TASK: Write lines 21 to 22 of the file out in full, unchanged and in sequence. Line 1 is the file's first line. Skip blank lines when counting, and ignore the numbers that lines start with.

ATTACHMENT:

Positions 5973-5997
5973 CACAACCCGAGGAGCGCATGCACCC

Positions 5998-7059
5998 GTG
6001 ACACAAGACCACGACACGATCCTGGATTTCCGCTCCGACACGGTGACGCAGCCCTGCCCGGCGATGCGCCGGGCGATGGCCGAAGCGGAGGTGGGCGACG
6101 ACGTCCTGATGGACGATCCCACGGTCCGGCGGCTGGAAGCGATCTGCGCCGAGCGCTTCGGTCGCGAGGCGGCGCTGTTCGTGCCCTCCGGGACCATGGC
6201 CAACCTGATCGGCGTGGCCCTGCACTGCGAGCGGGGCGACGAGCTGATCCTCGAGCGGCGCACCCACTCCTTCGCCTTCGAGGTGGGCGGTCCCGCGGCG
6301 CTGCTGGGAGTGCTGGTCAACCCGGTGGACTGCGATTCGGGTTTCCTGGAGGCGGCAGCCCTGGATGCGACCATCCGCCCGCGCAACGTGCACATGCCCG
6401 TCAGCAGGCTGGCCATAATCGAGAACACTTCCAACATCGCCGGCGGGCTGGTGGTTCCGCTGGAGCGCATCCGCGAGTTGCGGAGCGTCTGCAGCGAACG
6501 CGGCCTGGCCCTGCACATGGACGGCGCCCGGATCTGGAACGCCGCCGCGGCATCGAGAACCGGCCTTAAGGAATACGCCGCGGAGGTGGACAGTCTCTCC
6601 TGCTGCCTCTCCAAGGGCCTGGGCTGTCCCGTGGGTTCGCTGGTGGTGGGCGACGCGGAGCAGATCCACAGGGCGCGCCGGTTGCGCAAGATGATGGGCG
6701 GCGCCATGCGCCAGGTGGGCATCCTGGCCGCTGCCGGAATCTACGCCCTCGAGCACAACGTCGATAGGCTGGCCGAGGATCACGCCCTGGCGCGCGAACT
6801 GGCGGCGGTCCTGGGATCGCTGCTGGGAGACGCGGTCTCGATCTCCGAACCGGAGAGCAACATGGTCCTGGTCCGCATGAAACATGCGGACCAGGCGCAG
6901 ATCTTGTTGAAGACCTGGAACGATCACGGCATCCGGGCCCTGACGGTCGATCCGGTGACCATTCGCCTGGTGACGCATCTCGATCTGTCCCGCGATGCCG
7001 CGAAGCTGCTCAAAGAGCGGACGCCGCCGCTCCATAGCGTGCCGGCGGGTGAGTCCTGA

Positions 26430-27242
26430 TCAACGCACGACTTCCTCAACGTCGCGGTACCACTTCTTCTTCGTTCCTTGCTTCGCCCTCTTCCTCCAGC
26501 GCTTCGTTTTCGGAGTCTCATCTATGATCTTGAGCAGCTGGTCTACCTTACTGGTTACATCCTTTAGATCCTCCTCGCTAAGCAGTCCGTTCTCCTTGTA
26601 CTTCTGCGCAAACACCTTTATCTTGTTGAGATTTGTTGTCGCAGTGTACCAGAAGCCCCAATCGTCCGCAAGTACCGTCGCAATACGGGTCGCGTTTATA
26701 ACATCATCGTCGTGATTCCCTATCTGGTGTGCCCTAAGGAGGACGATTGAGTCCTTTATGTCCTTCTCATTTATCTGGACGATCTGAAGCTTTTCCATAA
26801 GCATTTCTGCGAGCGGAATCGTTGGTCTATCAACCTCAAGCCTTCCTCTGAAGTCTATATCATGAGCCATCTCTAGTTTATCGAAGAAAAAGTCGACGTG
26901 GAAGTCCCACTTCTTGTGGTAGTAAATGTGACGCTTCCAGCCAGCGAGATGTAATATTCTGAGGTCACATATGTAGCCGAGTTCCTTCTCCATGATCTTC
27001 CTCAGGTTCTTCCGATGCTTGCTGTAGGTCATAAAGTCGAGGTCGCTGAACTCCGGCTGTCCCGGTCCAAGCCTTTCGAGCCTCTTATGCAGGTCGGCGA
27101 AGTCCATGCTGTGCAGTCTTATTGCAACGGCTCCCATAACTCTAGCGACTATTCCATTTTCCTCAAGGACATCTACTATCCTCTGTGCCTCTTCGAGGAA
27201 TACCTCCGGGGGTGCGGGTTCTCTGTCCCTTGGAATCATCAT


26801 GCATTTCTGCGAGCGGAATCGTTGGTCTATCAACCTCAAGCCTTCCTCTGAAGTCTATATCATGAGCCATCTCTAGTTTATCGAAGAAAAAGTCGACGTG
26901 GAAGTCCCACTTCTTGTGGTAGTAAATGTGACGCTTCCAGCCAGCGAGATGTAATATTCTGAGGTCACATATGTAGCCGAGTTCCTTCTCCATGATCTTC